If you walk so far onto England's southwest tip that one more step would plunge you over vertical cliffs into the Atlantic Ocean, you've probably found the world's most improbable theater.

"I don't believe this," exclaimed a recent playgoer at the Minack Theater, an open-air playhouse clawed from a straight-up-and-down cliff by the muscle and determination of one remarkable woman."You probably noticed the sign on the gate saying patrons proceed at their own risk," said artistic director Michael Dyer. The warning is no joke.

The Minack is so steep its very stairs zig-zag. Part of the hand rail is a rope bolted to native rock. The theater perches so precipitously that the Atlantic pounds into a chasm beneath its irregular stage. The backdrop to every play is the open, wide sea.

This year the Minack has a new clifftop exhibition center explaining the unlikely way that - as a simple granite plaque says - "Rowena Cade created this theater."

"It took us 50 years to do it," said Tom Angove, 74, leaning on a wartime pillbox which Cade, typically, converted into the box office.

Like the center, the 800-seat theater can be visited outside its Monday-Friday performances 16 weeks a year. Seeing it is hardly believing it - and attending a performance is simply unique.

This is England in the open air, so audiences clamber to concrete or grass seats laden with rugs, blankets and cushions. Even in July they wear stocking caps and thick sweaters.

Then the cliff becomes a picnic ground. Champagne corks pop, coffee pours into china cups from thermos flasks, silver cutlery appears from wicker hampers.

"We do Shakespeare, opera, ballet, musicals, every kind of serious play," said Dyer, artistic director since 1981. Most productions are by visiting amateur companies.

And no matter what the play, the setting is breathtaking. Huge rocks loom left and right. Ships and sailboats glide past. Cormorants skim the ocean surface. On rare nights a moon rises from the sea as stage lighting takes over from summer twilight.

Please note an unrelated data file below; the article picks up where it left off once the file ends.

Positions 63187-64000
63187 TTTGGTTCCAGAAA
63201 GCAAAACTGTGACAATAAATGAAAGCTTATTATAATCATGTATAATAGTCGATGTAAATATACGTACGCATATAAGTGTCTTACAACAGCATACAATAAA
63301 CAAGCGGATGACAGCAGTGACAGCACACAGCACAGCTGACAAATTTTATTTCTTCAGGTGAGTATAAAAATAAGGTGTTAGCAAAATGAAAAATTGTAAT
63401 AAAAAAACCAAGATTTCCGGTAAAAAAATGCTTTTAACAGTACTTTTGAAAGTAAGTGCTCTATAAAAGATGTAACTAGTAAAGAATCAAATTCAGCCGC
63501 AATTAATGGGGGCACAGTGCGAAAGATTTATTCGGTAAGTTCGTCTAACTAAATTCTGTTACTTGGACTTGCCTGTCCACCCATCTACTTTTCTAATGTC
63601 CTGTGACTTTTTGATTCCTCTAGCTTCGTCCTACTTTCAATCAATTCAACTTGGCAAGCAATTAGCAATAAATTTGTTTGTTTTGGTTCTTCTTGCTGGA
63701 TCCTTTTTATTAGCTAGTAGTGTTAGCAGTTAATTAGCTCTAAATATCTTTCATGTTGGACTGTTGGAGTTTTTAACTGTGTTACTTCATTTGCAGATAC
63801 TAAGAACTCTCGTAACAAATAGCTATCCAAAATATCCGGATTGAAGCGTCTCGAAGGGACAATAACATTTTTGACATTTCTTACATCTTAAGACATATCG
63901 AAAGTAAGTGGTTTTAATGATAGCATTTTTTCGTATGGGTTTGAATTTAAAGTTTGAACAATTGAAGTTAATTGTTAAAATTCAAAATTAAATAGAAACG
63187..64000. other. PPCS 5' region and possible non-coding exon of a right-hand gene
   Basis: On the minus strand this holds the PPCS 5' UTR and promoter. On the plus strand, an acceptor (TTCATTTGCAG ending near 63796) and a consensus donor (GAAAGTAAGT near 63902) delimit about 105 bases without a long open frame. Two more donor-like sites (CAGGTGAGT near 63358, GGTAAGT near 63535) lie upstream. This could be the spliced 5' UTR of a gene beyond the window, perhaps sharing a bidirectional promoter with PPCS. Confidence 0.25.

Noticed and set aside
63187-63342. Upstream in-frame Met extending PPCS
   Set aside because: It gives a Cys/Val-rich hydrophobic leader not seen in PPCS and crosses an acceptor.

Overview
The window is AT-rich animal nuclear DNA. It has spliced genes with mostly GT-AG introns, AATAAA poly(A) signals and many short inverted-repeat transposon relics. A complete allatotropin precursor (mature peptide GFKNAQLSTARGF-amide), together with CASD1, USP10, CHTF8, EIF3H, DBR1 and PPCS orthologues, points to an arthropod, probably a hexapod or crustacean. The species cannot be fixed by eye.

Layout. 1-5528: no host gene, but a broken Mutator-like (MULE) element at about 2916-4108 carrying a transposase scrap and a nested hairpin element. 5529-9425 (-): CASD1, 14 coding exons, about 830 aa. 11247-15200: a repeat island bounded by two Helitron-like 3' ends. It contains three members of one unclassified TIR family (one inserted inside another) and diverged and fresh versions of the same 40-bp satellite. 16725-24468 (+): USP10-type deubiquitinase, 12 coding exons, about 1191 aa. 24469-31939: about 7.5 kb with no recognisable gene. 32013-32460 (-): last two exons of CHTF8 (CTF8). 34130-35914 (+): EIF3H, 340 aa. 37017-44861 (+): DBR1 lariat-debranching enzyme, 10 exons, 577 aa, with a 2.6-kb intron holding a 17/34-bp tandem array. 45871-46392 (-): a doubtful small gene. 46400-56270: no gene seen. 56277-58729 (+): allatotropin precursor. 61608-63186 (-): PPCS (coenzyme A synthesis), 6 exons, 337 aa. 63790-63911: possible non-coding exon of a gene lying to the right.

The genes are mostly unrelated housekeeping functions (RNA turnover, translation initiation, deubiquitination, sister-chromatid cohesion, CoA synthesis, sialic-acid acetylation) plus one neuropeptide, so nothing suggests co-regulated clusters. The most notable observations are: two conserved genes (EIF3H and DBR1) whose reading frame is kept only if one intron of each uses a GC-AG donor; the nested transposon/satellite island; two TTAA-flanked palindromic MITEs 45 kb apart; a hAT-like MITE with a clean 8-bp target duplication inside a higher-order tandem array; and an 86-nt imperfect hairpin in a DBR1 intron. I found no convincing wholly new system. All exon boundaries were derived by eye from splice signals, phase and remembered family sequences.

Angove, regaling daytime visitors with Cade's exploits, is "the last one left" of the quartet that made the Minack. He, his uncle and gardner Billy Rawlings worked wonders, but Cade put them all to shame.

"Every grain of sand to make all this concrete, she hauled it up herself from that beach," Angove said, gesturing down to Porthcurno Cove, 90 backbreaking steps below. Cade built the steps, too.

Photographs in the exhibition show her as a small, seemingly frail woman of typical Victorian elegance. But her feats seem superhuman.

"Once she found some big square timbers, 15 feet long, on the beach there," Angove said. "She carried every one of them up here on her shoulders."

Cade and her mother moved to Porthcurno, a tiny village and beautiful cove on England's furthest southwest tip, in 1921. They built a house on the headland and Rowena became involved in amateur theatricals.

A 1929 Shakespeare performance in a nearby wood gave her the idea of a permanent open-air theater. Ready and waiting was her garden, if you can call it a garden. Cade once called it "a huge pile of boulders, a veritable rabbit warren."

But she and Rawlings laboriously hollowed out what now looks like a natural amphitheater. By 1932 they had carved a small stage and a terrace of grass seats for a performance of Shakespeare's "The Tempest."

A London Times reviewer happened to attend, and his report helped make the Minack permanent. Only World War II put it out of action, when the cliffs were festooned with barbed wire and the clifftop pillbox was built.

"Miss Cade used to crawl under the barbed wire with her lawn mower to keep the grass cut," Angove recalled. "She never let anything stop her."

Her lifelong obsession was building her theater, not appearing in it. She took its stage only once, a walk-on role in a 1935 production.

"She kept working well into her 80s," Angove said. Cade died in 1983 just before her 90th birthday. Shy and self-effacing, she liked to watch Minack plays from her favorite seat - an upended wheelbarrow.

"We get about 50,000 people a year," Dyer said. Tickets are 3 pounds ($5.10), and the theater survives without grants or subsidies. It is now run as a charity.